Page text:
Groundbreaking Research Demonstrates New Mode of Carcinogenesis Hope for Far Less Toxic Treatment

An immunofluorescent image displaying two distinct subclonal populations of cells (red and green) that may cooperate in this chimeric tumor.
This immunofluorescent image shows two distinct subclonal populations of cells (red and green) that may cooperate in this chimeric tumor. (Image reprinted with permission from Allison Cleary and Edward Gunther.)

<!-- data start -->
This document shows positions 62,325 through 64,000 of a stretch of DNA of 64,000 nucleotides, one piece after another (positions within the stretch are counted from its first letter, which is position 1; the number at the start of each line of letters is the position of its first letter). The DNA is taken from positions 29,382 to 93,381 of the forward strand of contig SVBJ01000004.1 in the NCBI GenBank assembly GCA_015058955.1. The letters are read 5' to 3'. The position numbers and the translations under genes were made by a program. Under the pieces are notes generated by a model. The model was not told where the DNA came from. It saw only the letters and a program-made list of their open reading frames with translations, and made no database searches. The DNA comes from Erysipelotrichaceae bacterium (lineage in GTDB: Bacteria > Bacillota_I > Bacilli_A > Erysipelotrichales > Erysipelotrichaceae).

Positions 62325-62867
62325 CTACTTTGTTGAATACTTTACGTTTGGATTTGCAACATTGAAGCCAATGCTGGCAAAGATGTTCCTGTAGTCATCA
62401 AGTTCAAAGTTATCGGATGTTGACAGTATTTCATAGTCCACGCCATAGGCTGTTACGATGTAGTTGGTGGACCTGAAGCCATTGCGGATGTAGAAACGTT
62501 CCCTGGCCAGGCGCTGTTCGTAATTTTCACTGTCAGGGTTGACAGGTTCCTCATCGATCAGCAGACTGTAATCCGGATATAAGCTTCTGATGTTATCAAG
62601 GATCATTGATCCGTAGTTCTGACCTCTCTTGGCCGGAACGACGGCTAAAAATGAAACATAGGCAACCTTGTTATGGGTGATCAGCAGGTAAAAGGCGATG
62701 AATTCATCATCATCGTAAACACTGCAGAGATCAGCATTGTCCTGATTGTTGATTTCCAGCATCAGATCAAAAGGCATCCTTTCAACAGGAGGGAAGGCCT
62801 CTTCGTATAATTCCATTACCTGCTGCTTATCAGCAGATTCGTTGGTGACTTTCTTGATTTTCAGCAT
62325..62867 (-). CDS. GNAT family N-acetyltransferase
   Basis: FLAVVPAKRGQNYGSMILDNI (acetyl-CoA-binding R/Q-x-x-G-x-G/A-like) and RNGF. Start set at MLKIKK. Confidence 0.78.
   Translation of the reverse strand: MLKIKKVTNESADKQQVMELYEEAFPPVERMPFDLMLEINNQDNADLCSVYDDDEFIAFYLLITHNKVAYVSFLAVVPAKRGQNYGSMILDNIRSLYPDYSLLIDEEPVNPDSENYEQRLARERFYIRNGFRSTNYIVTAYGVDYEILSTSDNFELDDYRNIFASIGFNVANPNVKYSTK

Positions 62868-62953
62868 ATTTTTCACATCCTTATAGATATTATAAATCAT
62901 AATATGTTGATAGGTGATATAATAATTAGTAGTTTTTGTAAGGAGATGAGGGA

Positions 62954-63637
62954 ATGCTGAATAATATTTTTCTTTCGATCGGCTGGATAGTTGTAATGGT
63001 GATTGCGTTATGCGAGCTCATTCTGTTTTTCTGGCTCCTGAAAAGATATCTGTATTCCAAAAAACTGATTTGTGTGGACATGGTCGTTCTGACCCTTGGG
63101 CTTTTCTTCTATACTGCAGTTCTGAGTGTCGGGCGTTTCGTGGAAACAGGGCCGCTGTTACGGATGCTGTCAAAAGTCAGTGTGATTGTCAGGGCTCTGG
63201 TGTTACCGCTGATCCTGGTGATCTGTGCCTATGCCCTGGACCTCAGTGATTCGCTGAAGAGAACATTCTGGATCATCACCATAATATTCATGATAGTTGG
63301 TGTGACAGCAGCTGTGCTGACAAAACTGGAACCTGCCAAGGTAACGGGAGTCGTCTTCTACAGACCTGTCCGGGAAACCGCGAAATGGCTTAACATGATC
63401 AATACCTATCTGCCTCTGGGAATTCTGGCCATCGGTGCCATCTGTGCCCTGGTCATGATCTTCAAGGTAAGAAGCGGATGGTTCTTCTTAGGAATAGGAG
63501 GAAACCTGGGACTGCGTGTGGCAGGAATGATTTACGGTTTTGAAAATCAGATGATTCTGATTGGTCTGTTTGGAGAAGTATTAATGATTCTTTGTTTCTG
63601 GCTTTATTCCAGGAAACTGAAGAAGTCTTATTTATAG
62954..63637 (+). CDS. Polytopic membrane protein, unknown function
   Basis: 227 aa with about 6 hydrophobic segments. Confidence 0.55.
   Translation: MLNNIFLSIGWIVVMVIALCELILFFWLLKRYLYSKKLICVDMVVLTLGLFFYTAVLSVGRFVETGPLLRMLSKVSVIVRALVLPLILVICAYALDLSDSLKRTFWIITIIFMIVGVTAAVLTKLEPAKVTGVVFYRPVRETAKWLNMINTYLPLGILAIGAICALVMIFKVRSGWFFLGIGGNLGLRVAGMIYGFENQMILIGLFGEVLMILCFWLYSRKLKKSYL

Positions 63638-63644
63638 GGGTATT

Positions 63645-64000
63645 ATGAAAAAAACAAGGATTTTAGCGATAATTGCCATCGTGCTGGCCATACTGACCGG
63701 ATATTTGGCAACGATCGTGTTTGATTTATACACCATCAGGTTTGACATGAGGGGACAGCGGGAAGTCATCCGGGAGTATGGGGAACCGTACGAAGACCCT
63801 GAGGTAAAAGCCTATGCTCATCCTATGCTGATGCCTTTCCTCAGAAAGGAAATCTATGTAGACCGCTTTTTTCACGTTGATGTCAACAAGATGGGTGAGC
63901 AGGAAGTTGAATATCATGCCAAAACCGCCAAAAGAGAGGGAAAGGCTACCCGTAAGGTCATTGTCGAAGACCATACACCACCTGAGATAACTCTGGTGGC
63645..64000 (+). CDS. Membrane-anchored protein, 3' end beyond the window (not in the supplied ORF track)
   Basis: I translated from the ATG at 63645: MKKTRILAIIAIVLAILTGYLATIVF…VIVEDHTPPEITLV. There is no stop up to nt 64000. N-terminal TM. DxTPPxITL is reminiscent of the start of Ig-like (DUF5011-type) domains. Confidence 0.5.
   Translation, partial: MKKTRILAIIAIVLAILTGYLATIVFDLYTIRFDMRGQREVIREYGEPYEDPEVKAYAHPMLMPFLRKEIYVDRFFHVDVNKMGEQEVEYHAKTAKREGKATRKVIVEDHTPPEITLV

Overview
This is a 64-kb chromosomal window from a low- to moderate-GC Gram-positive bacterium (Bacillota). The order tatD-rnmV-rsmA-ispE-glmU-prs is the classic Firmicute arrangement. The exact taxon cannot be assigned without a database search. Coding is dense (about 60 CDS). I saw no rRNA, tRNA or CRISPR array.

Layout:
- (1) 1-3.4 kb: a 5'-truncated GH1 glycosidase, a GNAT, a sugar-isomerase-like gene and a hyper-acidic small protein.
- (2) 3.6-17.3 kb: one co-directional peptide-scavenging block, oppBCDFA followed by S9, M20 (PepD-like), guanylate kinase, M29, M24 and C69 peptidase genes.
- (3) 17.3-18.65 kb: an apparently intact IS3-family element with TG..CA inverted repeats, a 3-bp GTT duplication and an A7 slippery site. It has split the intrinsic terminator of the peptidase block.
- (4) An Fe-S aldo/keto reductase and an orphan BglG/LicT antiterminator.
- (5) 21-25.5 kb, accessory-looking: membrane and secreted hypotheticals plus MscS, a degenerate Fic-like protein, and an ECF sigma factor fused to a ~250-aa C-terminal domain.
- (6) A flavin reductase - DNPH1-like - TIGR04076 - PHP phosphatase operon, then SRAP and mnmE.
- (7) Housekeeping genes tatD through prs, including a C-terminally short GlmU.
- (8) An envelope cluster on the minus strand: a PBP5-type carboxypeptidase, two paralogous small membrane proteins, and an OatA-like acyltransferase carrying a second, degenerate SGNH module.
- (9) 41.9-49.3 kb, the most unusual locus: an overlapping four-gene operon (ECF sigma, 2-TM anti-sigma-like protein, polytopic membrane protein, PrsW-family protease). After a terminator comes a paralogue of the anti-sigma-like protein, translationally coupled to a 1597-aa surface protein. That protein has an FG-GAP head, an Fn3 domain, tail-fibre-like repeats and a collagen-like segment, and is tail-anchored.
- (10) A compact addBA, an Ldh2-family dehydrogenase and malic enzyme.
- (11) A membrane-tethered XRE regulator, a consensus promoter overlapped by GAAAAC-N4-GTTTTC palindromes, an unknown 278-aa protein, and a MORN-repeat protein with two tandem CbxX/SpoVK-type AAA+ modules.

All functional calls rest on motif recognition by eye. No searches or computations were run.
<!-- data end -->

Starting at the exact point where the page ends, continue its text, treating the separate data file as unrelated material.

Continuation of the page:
Penn State Cancer Institute has established a novel mode of breast carcinogenesis by discovering how communication between genetically distinct subclones contributes to tumor growth in Wnt-driven mammary cancers, a widely used murine breast cancer model.1 Although subsequent studies also have described cooperative interactions between certain tumor cell subpopulations, suggesting subclonal cooperation may be a common mechanism for the maintenance of tumor cell heterogeneity, this study, published in Nature, was the first to recognize the possible relationship. “As cancer biologists and clinicians have long known, cancers evolve,” says Edward J. Gunther, MD, professor of medicine, Penn State Cancer Institute. “But this idea that there are multiple subclones evolving in concert is new. Eventually, this broadened understanding will lead to a further evolution of cancer treatment strategies.” Continue reading “Groundbreaking Research Demonstrates New Mode of Carcinogenesis Hope for Far Less Toxic Treatment”